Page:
Should You Ever Re-Release a Show?

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You’ve got podcasting questions, and Traci Long DeForge is back to answer them. Traci is the founder of Produce Your Podcast and a member of the PBJ Editorial Board. Today Traci answers your questions about guests, recording audio and re-releasing shows.

Q: What is the best way to re-release an episode if I want to put it out with updated comments on the topic?
Traci: Repurposing an episode is a great choice if you learned something new on the subject matter or if the topic has resurfaced based on a film, TV show or Press around the content. You’ll want to include a new introduction to the episode where you record yourself speaking to why you are excited to re-release this episode and spotlight any new information not contained in the original episode.

If you choose to release an episode again, be sure to promote it the same way you would promote any newly released episode. This way you can capture new listeners and reintroduce the content to those who may not have downloaded all your previous shows. You can use language like Encore or Updated in the title so your subscribers and followers will know that it’s an updated version of an earlier episode that has new information.

Q: How do I record audio and integrate it into my podcast so it sounds like a call-in style show?
Traci: A popular way to capture this data is to embed an audio recorder like SpeakPipe into your website. It puts a small microphone on your site where people can click on to leave comments, feedback and questions. Think of it as an old-school answering machine. SpeakPipe also offers the feature of creating a personal page without having to install anything. You can drive listeners to either place for them to record a question or comment directly. You can ask a question on your podcast or ask for feedback on what your audience thinks about a topic and request leaving a response as a call to action. Social media is a good place to ask your audience questions and prompt them to record their answers. If you share the link to the page with your guests and customers, they can use it to send you voice messages and testimonials. Once you capture the audio, export it as a mp3, edit it into the podcast audio and voila…you have a call in style sounding podcast!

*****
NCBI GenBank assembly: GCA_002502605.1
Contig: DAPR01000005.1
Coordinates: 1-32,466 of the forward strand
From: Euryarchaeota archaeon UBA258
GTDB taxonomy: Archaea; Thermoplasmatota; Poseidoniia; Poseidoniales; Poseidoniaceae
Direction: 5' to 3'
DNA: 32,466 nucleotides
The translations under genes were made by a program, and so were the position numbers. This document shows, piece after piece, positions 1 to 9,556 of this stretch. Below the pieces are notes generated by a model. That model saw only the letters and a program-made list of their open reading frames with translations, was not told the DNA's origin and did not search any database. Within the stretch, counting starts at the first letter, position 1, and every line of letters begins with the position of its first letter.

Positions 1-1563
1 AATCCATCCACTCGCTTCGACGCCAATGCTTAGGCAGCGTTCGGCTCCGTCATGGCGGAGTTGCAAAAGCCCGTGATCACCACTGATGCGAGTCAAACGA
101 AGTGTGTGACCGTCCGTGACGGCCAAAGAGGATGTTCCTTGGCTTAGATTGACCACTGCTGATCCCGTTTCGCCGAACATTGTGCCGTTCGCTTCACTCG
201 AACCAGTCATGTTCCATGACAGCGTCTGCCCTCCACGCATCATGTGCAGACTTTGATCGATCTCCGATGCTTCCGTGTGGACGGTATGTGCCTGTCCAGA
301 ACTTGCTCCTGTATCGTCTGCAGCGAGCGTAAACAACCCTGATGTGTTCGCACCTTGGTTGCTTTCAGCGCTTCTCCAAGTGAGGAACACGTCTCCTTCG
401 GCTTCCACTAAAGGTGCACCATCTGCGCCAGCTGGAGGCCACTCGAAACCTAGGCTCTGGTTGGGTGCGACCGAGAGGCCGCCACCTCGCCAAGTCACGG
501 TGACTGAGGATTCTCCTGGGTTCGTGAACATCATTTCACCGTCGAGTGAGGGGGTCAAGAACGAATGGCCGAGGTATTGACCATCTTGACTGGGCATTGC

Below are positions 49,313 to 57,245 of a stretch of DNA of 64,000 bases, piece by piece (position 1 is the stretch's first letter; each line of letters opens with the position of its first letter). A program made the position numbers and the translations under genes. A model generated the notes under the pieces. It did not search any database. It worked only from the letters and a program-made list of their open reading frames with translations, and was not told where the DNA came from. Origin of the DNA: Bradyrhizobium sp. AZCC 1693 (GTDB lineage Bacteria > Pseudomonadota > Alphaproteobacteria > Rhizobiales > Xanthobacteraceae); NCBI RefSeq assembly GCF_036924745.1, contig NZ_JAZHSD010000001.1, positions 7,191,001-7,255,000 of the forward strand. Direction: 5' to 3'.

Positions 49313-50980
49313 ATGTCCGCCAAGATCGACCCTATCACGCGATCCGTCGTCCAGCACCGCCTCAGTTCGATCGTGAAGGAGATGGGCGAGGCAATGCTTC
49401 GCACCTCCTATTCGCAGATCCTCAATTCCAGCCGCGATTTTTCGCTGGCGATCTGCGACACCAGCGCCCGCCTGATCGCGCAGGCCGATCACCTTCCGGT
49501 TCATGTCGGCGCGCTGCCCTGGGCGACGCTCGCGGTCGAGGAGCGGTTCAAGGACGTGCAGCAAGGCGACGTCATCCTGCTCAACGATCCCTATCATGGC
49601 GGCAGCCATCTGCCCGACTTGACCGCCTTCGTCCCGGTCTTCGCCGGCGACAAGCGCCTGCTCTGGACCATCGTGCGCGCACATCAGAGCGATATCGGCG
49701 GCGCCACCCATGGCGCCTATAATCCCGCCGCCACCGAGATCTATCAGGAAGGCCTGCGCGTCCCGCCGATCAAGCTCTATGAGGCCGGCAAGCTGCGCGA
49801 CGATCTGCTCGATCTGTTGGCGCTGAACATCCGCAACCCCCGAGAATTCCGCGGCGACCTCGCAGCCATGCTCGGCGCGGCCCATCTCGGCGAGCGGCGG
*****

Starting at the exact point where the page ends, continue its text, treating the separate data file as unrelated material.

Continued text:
Q: Should I interview a guest if they aren’t exactly aligned with my show format, but they have a big social media following?
Traci: We all want to grow our audience and having a high profile guest who’s willing to share our interview to a large following is always enticing. The one and only thing you need to ask yourself before making the decision on inviting any guest appearance is…Does this guest bring value to my audience in a way that would benefit them? If the answer is yes but the subject matter may be slightly off brand then you have options. For example, if you host a podcast whose conversation centers around a specific TV show or film and you are approached by an expert in costume design than you can release it as a “bonus” episode to acknowledge this episode is out of the norm of the show, but you’re releasing it because we think the content would still be interesting. You could include that exact verbiage in your intro as well. I would frame it as, “I had an opportunity to interview our guest today and although this is not our typical show theme, I wanted you to be able to gain these valuable insights from them today.”

Pay attention to your gut as you think through these options. If you have any hesitation or reservations then you may be trying to put a square peg in a round hole and rest assured your audience will figure it out.

Traci Long DeForge is the founder of Produce Your Podcast, and a consultant, speaker, and strategist. She can be contacted at traci@produceyourpodcast.com or 912.223.9525. Visit her websites: TraciDeForge.com and ProduceYourPodcast.com

 

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